John sent me an amazing website called Embroidery Troubleshooting Guide.
It has a hilarious, potentially unintentional(?), html bug which causes all the text blocks, because of missing closing tags, to be nested inside one another, each 17% larger than its parent. By the bottom of the page, the text is much too large to fit on a screen, and all you see is contrasting blocks of color, sharp peaks and broad curves. It was, in a way, awe-inspiring– a tiny world worth exploring.
John has been long interested in this idea of semi-randomly generated design elements. In the past he has played with circles with radius R and center (x,y) determined by some weighted random algorithm. It looked alright, but the experience didn’t vary too much from iteration to iteration.
He also had some bands of color on the side of a page whose widths and hues were determined randomly. That also looked pleasant, but indistinct. It’s a much more difficult problem to vary the topology of your design.
Recently, a researcher in the CS department came to our group to talk about a method he developed for the optimization of geometry. These kinds of problems are often encountered when one has a specific function for a component to perform, such as a bracket to support as much load as possible, but there are constraints to work within, such as total amount of available material. If the geometry is simplified (say, it is approximated as a ring), the computation and optimization is simple. But what about an arbitrary geometry?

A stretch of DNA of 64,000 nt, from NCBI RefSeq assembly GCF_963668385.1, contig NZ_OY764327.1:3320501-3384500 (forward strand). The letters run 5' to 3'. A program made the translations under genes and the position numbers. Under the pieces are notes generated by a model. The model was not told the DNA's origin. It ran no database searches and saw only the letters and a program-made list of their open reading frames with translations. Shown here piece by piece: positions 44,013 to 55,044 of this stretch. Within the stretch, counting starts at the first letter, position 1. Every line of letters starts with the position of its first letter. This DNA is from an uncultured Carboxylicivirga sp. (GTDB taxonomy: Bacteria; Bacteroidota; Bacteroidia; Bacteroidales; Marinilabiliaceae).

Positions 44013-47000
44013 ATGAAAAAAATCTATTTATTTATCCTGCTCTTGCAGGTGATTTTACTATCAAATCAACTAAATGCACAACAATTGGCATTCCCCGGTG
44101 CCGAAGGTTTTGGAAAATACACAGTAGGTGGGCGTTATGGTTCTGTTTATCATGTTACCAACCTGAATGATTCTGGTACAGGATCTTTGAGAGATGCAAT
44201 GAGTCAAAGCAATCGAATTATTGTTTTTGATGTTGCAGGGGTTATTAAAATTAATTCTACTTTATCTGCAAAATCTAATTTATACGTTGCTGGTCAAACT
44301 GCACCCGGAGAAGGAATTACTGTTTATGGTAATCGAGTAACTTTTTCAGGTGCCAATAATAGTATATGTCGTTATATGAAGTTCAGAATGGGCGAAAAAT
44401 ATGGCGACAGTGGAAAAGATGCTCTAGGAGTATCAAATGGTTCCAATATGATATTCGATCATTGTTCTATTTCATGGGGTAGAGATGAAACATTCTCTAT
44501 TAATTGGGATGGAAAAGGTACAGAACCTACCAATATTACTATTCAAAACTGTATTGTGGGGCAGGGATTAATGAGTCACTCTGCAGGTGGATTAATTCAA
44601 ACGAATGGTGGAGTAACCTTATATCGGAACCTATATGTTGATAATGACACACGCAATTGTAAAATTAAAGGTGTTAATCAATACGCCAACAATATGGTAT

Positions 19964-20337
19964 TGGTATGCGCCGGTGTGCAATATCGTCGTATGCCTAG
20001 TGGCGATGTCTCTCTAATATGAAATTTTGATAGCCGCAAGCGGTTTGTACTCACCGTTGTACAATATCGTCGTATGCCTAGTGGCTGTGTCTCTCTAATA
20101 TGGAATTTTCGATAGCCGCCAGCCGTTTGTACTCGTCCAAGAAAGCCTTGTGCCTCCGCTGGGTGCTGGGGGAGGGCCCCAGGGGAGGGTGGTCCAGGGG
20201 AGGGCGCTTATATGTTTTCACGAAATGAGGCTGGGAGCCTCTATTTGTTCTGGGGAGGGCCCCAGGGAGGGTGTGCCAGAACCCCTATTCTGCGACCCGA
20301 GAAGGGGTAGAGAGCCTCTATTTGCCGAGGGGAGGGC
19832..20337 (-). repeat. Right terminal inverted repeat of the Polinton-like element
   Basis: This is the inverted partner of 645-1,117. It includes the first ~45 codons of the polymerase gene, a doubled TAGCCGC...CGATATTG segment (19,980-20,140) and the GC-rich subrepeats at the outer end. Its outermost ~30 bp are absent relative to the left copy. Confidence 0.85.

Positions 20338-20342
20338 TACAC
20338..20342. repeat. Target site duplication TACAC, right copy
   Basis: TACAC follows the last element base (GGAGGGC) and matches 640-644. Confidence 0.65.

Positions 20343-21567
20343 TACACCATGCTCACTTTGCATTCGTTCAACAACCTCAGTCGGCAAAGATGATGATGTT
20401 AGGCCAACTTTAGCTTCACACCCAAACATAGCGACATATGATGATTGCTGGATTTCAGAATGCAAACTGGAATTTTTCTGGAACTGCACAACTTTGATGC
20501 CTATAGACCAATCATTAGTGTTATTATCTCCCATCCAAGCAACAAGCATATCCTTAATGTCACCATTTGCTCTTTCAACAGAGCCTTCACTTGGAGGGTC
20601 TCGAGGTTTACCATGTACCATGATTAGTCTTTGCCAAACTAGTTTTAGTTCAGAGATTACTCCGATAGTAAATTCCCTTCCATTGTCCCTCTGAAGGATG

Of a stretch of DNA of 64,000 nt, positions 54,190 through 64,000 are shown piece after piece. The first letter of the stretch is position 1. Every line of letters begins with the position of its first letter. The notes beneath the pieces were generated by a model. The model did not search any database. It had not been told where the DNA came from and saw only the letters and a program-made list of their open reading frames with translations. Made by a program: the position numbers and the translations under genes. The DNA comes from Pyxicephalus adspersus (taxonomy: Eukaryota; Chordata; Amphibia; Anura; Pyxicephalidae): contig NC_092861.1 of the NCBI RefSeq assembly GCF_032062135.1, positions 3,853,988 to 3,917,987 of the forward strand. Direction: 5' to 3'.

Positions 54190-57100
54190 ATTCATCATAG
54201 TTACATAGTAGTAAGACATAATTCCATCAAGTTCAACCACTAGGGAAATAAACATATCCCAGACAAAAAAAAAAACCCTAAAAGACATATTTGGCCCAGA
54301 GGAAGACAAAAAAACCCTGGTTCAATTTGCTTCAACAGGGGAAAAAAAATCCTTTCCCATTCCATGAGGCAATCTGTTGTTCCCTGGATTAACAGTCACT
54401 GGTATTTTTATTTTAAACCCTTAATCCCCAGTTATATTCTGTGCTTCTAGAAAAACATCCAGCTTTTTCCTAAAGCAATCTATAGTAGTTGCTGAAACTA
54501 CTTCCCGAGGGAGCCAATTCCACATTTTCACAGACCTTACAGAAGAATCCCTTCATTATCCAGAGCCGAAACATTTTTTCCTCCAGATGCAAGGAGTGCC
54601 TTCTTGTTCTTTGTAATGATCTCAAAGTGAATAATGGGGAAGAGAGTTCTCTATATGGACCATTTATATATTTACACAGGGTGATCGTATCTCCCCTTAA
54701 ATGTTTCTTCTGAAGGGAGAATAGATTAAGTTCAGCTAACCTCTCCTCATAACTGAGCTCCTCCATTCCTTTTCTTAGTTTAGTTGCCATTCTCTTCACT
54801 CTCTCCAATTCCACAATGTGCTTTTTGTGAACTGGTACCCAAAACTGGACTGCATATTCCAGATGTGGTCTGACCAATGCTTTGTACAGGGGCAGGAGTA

How do we choose our variables to smoothly vary? Specifically, how would our algorithm test for topological changes? The opening of a new hole, for instance, or the merging of a hole with a boundary, is not smoothly reachable by simply varying the lengths of existing arcs and the areas of existing embedded shapes.
He solved this problem by embedding the 2D geometry in a 3D space. A 3-dimensional function is stored, whose cross-sections represent the desired 2D geometrical object. The function’s parameters can be smoothly varied, which, along with the placement of the cross-section, will determine the 2D structure’s shape and topology.
I bring up this example, because, looking at this zoomed-in text as a geometrical object, it’s amazing how many different shapes can be got from looking at different parts of the letter “e” for instance. In a way, John’s problem is an optimization problem just without the optimization bit. You want to explore as much of the configuration space as possible, but in a tractable way. And still, the most elegant way of invoking topological changes is to excerpt from some larger, well-defined function.